"No single piece of theatre in a single venue should have to take the responsibility of defining or of being the opening night for the NTS," she said. "So we thought, 'What is the opposite of that?' The opposite is about ten directors, it is about taking a word, 'Home', which can be domestic or political and creating a work that is all over Scotland, so it has resonance for all the communities it is in. We are not setting up some kind of elite theatre that you will hear about that took place in Edinburgh for 20 nights. This is about saying this really is your national theatre and we want you to be a part of it."[28]

The 10 experimental site-specific shows were staged simultaneously in non-theatre locations all across Scotland, with an "official first night" of 25 February 2006.[23][39][40][41] Each production was allocated a budget of £60,000,[9] and up to 10,000 free tickets were available.[38][40]

Home productions
Title Location Creators Notes
Home Aberdeen[38][42]A derelict block of flats[9] in the Middlefield estate, with the audience transported there by bus[41]Director Alison Peebles, writer Rona Munro, designer Martin McNee[41]The personal and political struggles of a tenement block.[38] 20 professional and community actors of varying ages performed in the show, set in six unoccupied flats on the same low-rise staircase (each with a nameplate on the door featuring the word "Home").[41]
Home Caithness[20]A disused glass factory[38][43]Director Matthew Lenton[38]The performance took place with the audience standing ankle-deep in sand which "filled" the glass factory.[43][44]
Home DumfriesThe Loreburn drill hall[9][38]Director Graham Eatough[38]Based on elderly people's ideas of home,[28] and old people's memories of the past, performed as a soundscape.[38]
Home Dundee[42]The McManus Galleries (a nineteenth century public museum and gallery)[9][38]Director Kenny Miller[41]1940s and 50s nostalgia and popular culture, with the glitter-ball pink and black of a wartime ballroom and a history film of humorous old Dundonians remembering their wartime youth.[38][41]
Home East Lothian[23]A forest,[9] with the audience transported there by bus[38]Director Gill Robertson[38]A piece aimed specifically at children, using the story of Hansel and Gretel.[28]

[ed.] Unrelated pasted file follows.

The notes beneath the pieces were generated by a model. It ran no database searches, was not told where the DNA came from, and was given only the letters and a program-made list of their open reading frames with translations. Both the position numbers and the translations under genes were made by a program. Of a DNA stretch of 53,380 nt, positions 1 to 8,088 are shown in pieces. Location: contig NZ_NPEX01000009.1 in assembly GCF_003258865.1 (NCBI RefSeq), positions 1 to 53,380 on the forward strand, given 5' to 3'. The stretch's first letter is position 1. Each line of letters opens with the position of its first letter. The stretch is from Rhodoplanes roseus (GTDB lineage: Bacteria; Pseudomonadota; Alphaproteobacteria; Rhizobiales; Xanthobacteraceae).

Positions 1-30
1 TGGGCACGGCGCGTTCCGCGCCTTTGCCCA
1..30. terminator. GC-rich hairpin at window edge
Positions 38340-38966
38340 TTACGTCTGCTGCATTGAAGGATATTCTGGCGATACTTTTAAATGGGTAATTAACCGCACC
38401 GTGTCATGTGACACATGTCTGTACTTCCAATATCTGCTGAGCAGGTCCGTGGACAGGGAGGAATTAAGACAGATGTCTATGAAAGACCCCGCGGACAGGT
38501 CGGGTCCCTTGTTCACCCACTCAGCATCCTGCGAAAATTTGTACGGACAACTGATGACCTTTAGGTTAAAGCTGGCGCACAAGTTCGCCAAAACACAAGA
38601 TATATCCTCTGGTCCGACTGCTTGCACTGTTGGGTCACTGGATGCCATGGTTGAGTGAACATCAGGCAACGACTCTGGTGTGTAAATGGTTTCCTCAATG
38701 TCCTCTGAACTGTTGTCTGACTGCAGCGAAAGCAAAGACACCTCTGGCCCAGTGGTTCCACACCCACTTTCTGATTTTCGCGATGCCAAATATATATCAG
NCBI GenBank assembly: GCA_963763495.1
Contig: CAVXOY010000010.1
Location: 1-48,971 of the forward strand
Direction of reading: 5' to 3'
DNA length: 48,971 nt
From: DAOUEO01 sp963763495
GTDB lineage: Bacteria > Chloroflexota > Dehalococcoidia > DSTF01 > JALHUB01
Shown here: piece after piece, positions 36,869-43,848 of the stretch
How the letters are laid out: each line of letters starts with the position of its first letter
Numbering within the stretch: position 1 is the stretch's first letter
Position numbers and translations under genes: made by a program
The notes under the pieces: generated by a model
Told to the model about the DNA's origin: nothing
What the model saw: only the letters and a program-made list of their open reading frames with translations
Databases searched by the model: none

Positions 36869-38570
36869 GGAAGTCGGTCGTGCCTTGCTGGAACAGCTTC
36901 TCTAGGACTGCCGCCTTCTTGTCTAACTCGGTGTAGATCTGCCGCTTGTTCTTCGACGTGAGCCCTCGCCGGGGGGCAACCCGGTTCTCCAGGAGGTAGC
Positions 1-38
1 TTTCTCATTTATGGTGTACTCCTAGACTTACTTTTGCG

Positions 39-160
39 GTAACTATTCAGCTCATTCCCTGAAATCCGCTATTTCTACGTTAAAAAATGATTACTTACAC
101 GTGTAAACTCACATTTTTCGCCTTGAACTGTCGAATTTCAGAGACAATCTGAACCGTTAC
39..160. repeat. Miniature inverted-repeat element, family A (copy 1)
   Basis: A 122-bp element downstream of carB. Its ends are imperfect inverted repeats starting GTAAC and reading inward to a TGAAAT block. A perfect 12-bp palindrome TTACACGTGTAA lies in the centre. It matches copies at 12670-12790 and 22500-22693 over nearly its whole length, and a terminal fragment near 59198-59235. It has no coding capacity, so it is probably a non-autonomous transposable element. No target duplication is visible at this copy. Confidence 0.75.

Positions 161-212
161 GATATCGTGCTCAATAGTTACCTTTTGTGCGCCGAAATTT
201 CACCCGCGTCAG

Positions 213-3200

Home EdinburghThe Queen's Hall, a nineteenth century public building[9][38]Director Anthony Neilson[28]Seven primary-school children from West Lothian, after a fortnight's workshops with Neilson, scripted what they thought First Minister's Questions might be like in the Holyrood Parliament.[28][40][41]
Home Glasgow[42]A multi storey high-rise block of flats at Cranhill in Easterhouse[9][38]Director John Tiffany[41]Combined live theatre of actors filmed inside the 18-storey tower block, with intimate screen drama, transmitted live from inside the flats via handheld surveillance cameras held to the windows by three men abseiling down the building and projected on to a huge screen, with up to 1,000 people watching from the natural amphitheatre of the ground below.[38][41] The story focused on its central character's return from London to his old high-rise home, where his 17-year-old brother, under surveillance by the state, has a quest for a reunion with his dead father, a victim of Gulf War syndrome.[41]
Home Inverness[42]Arts in Motion, a converted industrial warehouse in Evanton[9][38]Director Scott Graham[38]Local family photos provided the stimulus for a physical theatre piece.[38]
Home ShetlandPerformed on board the car deck of the Northlink Ferry while it paused in its round trip from Aberdeen in Lerwick harbour[23][28]Director Wils Wilson, poetic text by Jackie Kay[41]An installation show, delivered through personal guided-tour handsets, leading the audience through a story of deeply buried female experience, and of the perennial island tension between leaving and staying, as ghostly actors dressed in 1940s or 50s costume drifted through the lounges and saloons of the ship.[41]
Home Stornoway[23]A disused shop in the town centre[9][41]Director Stewart Laing[41]A doll's house set, with about 20 people at a time given a guided tour of its various, detachable rooms.[41]

In 2008, Featherstone reflected: "Home was an early statement of intent. We wanted to cut through all the stultifying speculation as to what the first production would be, who would be in it, where it would be, and instead give 10 directors the opportunity to create theatre across the whole of Scotland. It required everyone involved to step outside their comfort zone, something which has been a constant and sometimes terrifying trademark of our existence so far."[43]